How to keep your kids safe online: Protect them by reading the fine print

The best part of the holiday season is watching the kids play, playing, playing.

But this year, parents are putting their kids’ online safety at the forefront.

The Washington Times/ABC News Poll found that the number of parents who say they are concerned about online safety has tripled over the past year, from 7 percent in the spring of 2016 to 31 percent in December of this year.

While the majority of parents said they would like to see more safety policies in place, nearly one in three (29 percent) say they aren’t sure what they want to see happen, and 18 percent say they don’t have a clear preference.

Parents are also concerned about the cyberbullying trend that has spread to schools, colleges, and universities, especially in the last year.

Nearly half (46 percent) of parents say they worry about online harassment, and nearly one-third (34 percent) said they worry a lot about the trend.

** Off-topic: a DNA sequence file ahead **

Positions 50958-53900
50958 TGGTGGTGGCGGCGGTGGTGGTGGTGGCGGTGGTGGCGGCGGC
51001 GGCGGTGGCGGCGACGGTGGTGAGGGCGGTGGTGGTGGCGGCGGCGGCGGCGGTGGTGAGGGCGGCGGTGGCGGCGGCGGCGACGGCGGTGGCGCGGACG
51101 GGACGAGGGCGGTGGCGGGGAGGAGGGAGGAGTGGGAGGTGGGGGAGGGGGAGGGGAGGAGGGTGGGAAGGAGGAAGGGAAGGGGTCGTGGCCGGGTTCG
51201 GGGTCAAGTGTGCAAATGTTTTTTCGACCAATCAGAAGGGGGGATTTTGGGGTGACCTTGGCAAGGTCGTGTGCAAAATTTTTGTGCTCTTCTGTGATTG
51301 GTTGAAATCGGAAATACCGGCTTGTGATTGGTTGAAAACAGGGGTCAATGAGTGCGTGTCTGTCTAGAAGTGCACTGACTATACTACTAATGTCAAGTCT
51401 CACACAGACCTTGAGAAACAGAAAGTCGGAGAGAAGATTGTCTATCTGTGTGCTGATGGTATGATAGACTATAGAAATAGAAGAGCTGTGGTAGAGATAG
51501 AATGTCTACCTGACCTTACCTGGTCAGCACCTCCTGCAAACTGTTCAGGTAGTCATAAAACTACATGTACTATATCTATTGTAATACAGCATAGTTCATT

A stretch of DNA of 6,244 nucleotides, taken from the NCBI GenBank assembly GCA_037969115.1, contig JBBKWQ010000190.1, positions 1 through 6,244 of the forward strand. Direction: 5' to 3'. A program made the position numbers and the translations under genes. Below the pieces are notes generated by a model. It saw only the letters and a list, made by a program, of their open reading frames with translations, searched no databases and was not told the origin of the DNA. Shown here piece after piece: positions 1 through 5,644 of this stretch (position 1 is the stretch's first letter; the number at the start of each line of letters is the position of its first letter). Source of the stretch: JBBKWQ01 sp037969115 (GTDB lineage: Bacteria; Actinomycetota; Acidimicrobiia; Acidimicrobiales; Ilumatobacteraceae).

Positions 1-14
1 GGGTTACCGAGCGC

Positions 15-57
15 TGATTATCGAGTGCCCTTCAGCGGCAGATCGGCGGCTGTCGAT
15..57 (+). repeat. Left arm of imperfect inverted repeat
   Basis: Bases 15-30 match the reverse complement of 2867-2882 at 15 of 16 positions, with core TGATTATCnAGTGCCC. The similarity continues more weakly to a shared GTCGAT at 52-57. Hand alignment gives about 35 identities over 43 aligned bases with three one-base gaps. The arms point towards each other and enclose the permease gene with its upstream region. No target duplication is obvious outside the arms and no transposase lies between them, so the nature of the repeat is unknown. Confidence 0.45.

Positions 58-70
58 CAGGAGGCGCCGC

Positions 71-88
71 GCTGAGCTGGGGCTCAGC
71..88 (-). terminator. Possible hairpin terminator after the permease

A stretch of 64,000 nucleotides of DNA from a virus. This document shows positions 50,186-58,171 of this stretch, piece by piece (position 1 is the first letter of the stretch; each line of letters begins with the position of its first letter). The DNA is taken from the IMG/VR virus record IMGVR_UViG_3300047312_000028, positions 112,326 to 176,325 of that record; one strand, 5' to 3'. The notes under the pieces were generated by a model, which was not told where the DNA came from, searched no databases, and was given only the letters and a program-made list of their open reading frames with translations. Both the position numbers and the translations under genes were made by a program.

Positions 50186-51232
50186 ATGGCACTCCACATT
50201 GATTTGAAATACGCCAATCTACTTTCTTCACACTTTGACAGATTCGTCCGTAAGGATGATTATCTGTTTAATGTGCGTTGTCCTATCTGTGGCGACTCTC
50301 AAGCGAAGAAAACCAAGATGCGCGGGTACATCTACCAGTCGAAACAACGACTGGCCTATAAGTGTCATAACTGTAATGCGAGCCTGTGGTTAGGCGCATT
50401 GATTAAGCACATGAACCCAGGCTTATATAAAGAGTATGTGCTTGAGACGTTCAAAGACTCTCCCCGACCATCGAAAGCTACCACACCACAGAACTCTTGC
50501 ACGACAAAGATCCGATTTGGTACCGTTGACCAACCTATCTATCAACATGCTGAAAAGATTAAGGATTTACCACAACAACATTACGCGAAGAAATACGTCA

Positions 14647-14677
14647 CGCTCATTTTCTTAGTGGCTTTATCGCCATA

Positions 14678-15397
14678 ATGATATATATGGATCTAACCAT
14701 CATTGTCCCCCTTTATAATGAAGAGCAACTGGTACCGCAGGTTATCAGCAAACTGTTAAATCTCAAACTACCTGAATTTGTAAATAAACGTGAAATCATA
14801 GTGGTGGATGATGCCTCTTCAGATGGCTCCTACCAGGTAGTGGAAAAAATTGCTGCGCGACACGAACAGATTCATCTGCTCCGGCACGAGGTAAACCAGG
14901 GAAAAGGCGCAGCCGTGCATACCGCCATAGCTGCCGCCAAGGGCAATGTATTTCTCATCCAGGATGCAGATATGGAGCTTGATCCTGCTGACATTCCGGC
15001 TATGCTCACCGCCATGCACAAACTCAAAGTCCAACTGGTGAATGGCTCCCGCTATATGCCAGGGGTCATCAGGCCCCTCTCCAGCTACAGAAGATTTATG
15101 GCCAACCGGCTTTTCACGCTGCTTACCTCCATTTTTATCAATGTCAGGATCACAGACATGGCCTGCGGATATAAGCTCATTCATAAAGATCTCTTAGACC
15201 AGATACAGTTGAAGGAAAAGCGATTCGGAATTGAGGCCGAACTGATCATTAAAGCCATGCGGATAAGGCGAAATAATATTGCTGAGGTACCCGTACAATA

Parents also say they’re more concerned about cyberbullies online than on their personal social media sites.

Forty-two percent of parents worry about cyber bullying on social media, compared with 17 percent who worry about bullying on personal social networking sites (Facebook, Twitter, LinkedIn, Instagram, Tumblr).

While a majority of American parents say that cyberbullied or harassed students are not always a big problem on their private social networking accounts, the poll found that most parents also say that the behavior is a problem on school grounds.

The most common problem parents cite as a reason for not using school-approved social media are that the students are being bullied or harassed, or that they don�t have the time to read or research their messages.

While there are many schools that allow students to use private social networks, the Washington Times Poll found the use of social media by students has grown in the past decade.

Parents say that they worry more about the safety of students using the social networks than on those social networks.

The poll also found that parents are concerned that social media platforms will become the main place to find out the latest news about schools and students.

Ninety-seven percent of the parents polled said they feel like the news is available to them on social platforms more than on a school website.